A rabblerousing and riveting display of humour and talent, the Melbourne University Shakespeare Company’s adaptation of Richard III proved to be an enjoyable and in your face interpretation of the Shakespearean tragedy. Packaging together laughter, lust, and a solid amount of filth, Filthy Rick spilled the guts of its rowdy and turbulent characters to deliver a thoroughly engaging production.
The first point of success for Filthy Rick was its well-formed re-contextualisation into the modern day. Rachel Shrives, Declan Mulcahy, Sunday Sommerfeld, and Amy Spurgeon’s directorial and dramaturgical work was successful in generating a satisfyingly gritty modernisation of the production. Although tried and tested, original dialogue was interspersed with slang and re-interpreted in modern English in a way that never failed to bring about a smile or a laugh. The occasions of explosively delivered expletives and casually discussed plots for betrayal lent a great deal of comedic value to many scenes which could otherwise have been turgid and stagnant in the play’s reimagined context.
The thematic element of ‘the gut’: a festering AV presence that seemingly devoured each character as they were slain by Georgie Pender’s Richard and her machinations, gelled well with the overt and larger than life mode of the production. The purposive foregrounding of themes of greed, decadence, and lust effectively grounded the humorous nature of the production, serving to maintain a sense of impending tragedy in an otherwise jovial atmosphere. The talents of Brendan Mcdougall and Leo Palmer in lighting and sound design respectively ensured this success.
Acting in general was outstanding, with emotive and convincing physical and vocal expression. All involved helped to compound the production’s humour and dialogic merit and complexity. Lines were delivered with great clarity and tone, and comedic timing and body language were exceptional. Of particular note were Pender’s Richard, Vaterisio Tuikaba’s Lord Hastings, and Alice Wheaton’s Queen Elizabeth. Pender’s performance was powerful, funny, and full on, creating a vibrant King Richard with great comedic support from Tuikaba and Wheaton’s complex and confrontational Queen Elizabeth. James Lowther’s Queen Anne also provided the production with some of its most hilarious and appropriately vulgar moments, delivering a spate of laughs and grimaces.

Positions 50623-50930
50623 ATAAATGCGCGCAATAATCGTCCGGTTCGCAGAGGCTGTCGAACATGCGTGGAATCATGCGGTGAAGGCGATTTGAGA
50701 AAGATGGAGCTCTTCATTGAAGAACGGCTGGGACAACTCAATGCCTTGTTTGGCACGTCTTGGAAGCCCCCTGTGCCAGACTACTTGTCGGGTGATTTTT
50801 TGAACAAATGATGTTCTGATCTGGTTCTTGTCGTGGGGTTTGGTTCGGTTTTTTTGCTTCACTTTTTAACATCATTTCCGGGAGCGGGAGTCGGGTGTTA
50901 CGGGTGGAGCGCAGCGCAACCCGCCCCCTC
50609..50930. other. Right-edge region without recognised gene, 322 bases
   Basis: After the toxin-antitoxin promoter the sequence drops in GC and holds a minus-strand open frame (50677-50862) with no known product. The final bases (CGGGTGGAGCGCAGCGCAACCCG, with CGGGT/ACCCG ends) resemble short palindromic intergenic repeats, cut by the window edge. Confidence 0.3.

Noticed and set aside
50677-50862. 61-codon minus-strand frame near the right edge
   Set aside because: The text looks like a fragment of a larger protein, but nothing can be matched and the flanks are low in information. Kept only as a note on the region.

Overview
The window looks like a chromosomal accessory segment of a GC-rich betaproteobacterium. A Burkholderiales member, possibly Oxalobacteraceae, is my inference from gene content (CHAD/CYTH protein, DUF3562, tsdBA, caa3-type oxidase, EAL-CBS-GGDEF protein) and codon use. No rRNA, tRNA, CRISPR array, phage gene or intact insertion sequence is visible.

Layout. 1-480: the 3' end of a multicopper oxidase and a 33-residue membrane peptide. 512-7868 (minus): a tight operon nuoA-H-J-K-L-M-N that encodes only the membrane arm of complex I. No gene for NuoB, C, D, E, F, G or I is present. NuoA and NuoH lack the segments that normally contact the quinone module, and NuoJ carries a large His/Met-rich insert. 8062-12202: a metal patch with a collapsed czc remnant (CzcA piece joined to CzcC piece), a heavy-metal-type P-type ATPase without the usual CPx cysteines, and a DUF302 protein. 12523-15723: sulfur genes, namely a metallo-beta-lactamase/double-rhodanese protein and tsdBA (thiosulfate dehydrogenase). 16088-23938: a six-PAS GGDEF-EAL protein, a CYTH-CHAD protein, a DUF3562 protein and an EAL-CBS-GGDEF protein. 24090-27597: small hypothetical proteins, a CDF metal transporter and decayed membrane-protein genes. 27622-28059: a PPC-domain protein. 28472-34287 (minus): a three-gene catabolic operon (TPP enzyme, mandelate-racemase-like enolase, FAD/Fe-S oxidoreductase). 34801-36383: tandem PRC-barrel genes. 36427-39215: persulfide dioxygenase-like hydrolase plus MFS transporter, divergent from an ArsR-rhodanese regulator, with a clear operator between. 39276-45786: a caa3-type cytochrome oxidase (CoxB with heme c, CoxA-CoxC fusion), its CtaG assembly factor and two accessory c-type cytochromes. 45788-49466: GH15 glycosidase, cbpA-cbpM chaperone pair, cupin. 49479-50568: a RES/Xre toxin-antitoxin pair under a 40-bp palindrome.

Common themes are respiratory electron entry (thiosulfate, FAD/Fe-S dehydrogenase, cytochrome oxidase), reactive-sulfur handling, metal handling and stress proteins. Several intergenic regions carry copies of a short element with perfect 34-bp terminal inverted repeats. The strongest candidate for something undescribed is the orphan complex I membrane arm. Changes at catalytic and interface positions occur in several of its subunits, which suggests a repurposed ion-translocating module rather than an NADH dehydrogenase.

Set design, by Leonie Leonida, and stage direction were perplexing but strangely effective. The production was delivered entirely from a sandpit littered with various bits of after-a-party detritus, and characters apparently ‘offstage’ could be seen sitting off to the side. The overall effect was one of transience and spontaneity. This appropriate trivialisation of the play’s subject matter lent an air of casual modernity to the typically august tragedy that was in keeping with the modern setting and delivery.
By curtain call Filthy Rick had lived up to its name in a multitude of hilarious and provocative ways, reinventing the austere form of Richard III into a new kind of theatrical monster. Filthy Rick turned out to be a thoroughly enjoyable and eminently watchable adaptation, impressing and entertaining with every scene.
MUSC’s production of Filthy Rick runs from the 5th – 14th of October in the Guild Theatre.